Intraoperative hypothermia in open elective abdominal aortic aneurysm repair may be associated with increased hospital morbidity. This retrospective, single centre study investigated whether there was an association between intraoperative hypothermia in open elective abdominal aortic aneurysm repair and postoperative in-hospital morbidity. The data of 119 patients who underwent open infrarenal abdominal aortic aneurysm repair between January 2006 and January 2011 were collected. The electronic databases from the hospital, intensive care unit, transfusion medicine and operating theatres were linked by the patient's unique identifiers including date of birth and unit record number. Intraoperative nasopharyngeal temperature measurements were collected manually from paper-based anaesthetic records. The study group included 102 out of the 119 patients. Sixty-six patients (64.6%) had intraoperative hypothermia as defined by temperature <36°C. Intraoperative temperature was not predictive of hospital length-of-stay or any of the other perioperative complications such as acute renal failure, acute respiratory complications, acute myocardial infarction, transfusion requirements or postoperative infection. In the normothermic group, the number of hours in the intensive care unit was 35% lower (ratio of means=0.65; 95% confidence interval 0.51 to 0.84; P=0.0008), even after adjusting for possible confounders such as age, duration of anaesthesia, size of aneurysm, comorbidities and transfusion. Intraoperative hypothermia is a persisting problem and more aggressive warming strategies may need to be identified and employed to achieve normothermia.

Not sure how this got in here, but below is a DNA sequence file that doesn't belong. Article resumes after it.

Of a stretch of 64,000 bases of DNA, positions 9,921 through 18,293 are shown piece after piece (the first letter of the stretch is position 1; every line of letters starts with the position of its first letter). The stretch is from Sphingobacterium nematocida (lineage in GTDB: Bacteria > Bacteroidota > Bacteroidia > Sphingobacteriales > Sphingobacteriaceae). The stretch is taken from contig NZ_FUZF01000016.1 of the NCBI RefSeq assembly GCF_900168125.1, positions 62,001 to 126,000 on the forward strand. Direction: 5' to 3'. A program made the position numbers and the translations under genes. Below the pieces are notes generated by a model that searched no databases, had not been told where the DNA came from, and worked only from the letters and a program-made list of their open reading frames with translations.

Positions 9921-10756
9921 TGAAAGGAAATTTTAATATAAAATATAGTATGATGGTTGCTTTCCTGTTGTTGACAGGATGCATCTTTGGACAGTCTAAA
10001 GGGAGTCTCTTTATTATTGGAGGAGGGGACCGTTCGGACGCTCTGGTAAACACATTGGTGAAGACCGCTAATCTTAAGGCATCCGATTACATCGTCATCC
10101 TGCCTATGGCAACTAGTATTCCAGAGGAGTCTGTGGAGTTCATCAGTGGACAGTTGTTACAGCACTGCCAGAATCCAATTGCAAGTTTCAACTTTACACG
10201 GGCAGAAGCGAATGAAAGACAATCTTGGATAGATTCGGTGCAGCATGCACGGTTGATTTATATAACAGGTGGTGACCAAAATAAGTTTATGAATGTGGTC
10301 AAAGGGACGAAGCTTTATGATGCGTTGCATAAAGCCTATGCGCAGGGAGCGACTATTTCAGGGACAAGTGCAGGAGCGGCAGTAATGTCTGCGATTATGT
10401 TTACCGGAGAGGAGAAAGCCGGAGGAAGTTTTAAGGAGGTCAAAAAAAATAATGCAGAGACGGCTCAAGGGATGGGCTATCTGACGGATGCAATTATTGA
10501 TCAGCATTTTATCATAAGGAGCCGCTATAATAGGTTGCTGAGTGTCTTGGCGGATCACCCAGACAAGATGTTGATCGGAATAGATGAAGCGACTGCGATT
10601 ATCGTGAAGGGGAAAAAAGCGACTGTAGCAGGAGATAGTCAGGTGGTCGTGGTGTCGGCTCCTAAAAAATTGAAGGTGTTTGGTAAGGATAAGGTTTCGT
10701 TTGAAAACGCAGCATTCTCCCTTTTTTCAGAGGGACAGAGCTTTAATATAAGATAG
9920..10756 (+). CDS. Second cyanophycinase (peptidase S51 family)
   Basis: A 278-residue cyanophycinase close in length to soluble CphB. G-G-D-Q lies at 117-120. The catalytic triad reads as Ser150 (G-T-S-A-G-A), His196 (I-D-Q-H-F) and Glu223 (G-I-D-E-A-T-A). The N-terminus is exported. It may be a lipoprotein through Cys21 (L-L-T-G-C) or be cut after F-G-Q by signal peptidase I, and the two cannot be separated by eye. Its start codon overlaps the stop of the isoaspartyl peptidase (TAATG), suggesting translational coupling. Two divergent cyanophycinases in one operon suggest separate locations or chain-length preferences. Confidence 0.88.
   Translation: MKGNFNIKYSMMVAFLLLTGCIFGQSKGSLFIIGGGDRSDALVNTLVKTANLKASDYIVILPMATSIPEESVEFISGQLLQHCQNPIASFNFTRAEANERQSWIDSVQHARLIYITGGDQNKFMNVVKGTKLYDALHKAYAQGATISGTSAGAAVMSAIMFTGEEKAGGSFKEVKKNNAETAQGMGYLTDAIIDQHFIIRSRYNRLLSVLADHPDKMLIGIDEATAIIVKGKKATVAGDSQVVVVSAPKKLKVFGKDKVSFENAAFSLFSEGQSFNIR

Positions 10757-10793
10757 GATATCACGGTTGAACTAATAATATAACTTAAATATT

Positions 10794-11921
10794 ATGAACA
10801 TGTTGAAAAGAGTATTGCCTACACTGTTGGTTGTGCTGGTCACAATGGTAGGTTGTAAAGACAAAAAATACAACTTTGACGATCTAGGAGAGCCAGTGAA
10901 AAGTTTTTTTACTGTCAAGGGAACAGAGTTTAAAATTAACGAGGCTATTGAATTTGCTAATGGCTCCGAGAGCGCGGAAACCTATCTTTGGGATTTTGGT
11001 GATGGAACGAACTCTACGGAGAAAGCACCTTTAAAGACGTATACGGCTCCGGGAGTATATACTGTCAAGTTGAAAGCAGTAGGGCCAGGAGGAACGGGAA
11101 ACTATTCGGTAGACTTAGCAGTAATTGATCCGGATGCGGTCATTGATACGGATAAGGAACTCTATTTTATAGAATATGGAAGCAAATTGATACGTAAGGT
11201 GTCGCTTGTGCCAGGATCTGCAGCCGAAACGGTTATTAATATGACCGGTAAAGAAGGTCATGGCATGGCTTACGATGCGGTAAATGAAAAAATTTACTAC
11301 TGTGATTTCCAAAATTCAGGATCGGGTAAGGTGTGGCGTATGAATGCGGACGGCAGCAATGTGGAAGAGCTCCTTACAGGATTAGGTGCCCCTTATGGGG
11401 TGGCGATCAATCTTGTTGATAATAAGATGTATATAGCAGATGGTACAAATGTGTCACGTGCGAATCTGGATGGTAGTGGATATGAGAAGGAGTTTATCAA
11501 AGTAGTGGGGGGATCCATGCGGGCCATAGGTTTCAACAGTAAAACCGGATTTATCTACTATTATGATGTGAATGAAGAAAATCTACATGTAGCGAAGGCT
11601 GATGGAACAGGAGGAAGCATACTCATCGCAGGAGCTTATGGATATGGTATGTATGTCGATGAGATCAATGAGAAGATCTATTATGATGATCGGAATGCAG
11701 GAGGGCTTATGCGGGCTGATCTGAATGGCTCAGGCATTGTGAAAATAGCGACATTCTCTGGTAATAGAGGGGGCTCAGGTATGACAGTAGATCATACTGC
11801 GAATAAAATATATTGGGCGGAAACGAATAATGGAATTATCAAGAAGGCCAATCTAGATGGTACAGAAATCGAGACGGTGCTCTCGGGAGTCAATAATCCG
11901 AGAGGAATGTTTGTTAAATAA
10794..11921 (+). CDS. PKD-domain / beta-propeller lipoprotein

- Abdominal aortic aneurysm surgery
- Intensive care unit length-of-stay
- Intraoperative hypothermia
- Postoperative morbidity